I also really enjoyed the story arc with Poe.  Poe was one of my favorite characters from The Force Awakens, and I have been faithfully reading the monthly comic book series that features the character.  Poe, the hotshot hero, had to learn a tough lesson in leadership.  The way this played out was masterful storytelling.  Vice Admiral Holdo was a fascinating character.  The movie immediately sets her as a foil against Poe, and it naturally has the audience on the side of Poe.  However, Holdo is not a villain.  In fact she is far from it.  The character is only ever portrayed as a paragon of Resistance virtue.  There is a lot of criticism about Holdo’s “bad leadership” of not telling Poe the plan.  But why would she?  Poe, especially after being demoted, was not a member of senior command.   The mission plan did not concern him.  Poe’s orders were to wait at his post, and like most of the crew on the ship that is what he was supposed to do.  However, he can not do that.  He can not be part of a team, he is driven to be the hero. He formulates his own plan, and does not tell Holdo.  Poe essentially does the same thing that the audience is mad at Holdo for but the audience gives him a pass. Holdo has valid reasons not to tell Poe, but Poe is just being a hot-headed hero.  This is why the storytelling is so brilliant.  The audience fails right along with Poe.  

The final story arc in the Last Jedi might be my favorite, and that is Finn’s arc.  At the end of The Force Awakens, Finn is left unresolved.  He helped bring down Starkiller Base, but he is not a hero.  His motivations were still mostly selfish.   At the beginning of The Last Jedi he is still being selfish and cowardly.   Finn is shown extremes.   He experiences the desperate plight of doomed rebels and then at the casino  he sees what blissful ignorance looks like.   Rose shows him what it looks like to live for a cause and DJ shows him what it looks like to life only for one’s self.  The source of Finn’s selfishness is fear.  He confronts this fear in his fight for Phasma and then he chooses his side as “rebel scum.”   At the end  he becomes a true hero as he learns it is about saving what we love.  By the end of The Last Jedi, Finn has changed a lot from the scared stormtrooper he was at the start of The Force Awakens.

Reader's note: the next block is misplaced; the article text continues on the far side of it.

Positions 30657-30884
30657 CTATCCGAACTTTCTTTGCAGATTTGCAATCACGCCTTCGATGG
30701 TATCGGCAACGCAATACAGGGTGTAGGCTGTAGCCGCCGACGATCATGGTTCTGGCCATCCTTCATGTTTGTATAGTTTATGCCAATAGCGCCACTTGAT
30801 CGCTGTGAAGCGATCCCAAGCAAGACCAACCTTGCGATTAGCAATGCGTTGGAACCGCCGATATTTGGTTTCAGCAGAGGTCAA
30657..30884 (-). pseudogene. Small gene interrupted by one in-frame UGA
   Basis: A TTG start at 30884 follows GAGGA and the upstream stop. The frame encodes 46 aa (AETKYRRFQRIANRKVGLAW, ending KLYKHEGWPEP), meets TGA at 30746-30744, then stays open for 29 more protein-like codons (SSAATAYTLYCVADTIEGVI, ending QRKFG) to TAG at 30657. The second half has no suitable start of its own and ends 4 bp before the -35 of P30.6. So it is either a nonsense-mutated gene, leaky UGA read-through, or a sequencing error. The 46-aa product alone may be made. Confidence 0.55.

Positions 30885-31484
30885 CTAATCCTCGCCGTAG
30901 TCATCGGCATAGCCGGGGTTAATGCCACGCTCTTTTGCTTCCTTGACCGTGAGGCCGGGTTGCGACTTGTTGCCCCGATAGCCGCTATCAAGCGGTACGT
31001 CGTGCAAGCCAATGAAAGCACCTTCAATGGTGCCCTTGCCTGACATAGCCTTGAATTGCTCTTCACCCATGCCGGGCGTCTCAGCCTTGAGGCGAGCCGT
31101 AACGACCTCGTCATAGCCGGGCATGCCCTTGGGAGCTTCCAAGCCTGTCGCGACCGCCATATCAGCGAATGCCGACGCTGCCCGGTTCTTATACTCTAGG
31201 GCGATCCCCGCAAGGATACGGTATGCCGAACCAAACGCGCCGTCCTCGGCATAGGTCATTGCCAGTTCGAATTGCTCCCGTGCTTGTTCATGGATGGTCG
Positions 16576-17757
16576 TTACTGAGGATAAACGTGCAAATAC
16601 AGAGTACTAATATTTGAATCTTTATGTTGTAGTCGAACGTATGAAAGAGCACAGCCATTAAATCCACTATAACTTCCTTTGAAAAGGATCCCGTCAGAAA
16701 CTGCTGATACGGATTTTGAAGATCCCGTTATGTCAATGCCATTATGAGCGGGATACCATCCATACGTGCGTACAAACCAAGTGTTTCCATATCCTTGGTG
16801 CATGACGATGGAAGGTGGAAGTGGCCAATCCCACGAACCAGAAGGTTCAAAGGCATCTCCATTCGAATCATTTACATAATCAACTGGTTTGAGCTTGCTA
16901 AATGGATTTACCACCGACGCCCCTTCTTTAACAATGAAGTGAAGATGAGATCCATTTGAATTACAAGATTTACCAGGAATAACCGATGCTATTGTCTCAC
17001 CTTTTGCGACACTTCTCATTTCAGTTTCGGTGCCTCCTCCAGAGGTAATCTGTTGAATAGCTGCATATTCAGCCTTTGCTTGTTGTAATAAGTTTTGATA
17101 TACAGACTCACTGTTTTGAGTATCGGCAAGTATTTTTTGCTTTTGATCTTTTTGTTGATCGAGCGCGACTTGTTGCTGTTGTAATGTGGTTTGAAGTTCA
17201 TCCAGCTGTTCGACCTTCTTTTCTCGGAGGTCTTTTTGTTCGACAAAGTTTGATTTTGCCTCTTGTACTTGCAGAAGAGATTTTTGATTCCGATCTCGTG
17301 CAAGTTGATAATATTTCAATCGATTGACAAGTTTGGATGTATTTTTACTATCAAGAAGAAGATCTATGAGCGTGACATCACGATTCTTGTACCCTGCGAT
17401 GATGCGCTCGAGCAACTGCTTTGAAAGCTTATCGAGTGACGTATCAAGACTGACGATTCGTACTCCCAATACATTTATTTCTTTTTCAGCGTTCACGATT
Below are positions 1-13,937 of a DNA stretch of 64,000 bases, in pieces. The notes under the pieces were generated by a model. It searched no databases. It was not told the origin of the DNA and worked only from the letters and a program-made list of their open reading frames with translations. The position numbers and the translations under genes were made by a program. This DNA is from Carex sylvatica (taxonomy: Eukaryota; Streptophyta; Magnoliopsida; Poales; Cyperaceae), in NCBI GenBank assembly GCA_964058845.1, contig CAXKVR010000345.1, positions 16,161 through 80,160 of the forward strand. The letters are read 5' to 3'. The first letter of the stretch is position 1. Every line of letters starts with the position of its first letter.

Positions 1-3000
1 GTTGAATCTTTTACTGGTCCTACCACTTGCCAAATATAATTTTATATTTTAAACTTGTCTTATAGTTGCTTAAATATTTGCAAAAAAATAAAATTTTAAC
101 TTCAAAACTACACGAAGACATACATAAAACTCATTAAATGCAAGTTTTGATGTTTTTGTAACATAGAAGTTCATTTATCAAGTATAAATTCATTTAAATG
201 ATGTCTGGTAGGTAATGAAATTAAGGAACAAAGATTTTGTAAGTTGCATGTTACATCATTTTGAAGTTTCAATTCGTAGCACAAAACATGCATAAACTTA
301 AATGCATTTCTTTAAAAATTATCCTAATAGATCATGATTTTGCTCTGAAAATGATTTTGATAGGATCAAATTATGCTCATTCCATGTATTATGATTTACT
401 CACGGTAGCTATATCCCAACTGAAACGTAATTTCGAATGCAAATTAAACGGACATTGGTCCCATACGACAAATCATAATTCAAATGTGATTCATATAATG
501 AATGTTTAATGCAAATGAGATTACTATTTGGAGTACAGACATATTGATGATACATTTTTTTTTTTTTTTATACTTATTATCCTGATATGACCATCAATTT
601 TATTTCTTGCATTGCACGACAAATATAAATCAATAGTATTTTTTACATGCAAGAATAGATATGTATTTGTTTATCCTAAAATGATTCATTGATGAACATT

The reason why I loved The Last Jedi is because all of these wonderful characters grew dramatically throughout the movie.  I especially liked that what caused them all to grow was learning from or confronting failure.  This was one of the great moral of the Last Jedi, and the filmmakers had Yoda state this just in case it was missed.   

The Last Jedi brilliantly continued The Force Awakens.  It did so in a way that left the principle characters more mature and sets the stage for Episode IX.  For the majority of my life I have loved the Star Wars universe.   However, it is the characters not the universe that makes the movies.  I love the Last Jedi because it puts the characters in the forefront, and I get to join them on a difficult journey of personal growth throughout the movie.   The movie is a compelling journey to a galaxy far, far away and it is a worthy addition to the growing Star Wars canon.      

It Is Your Destiny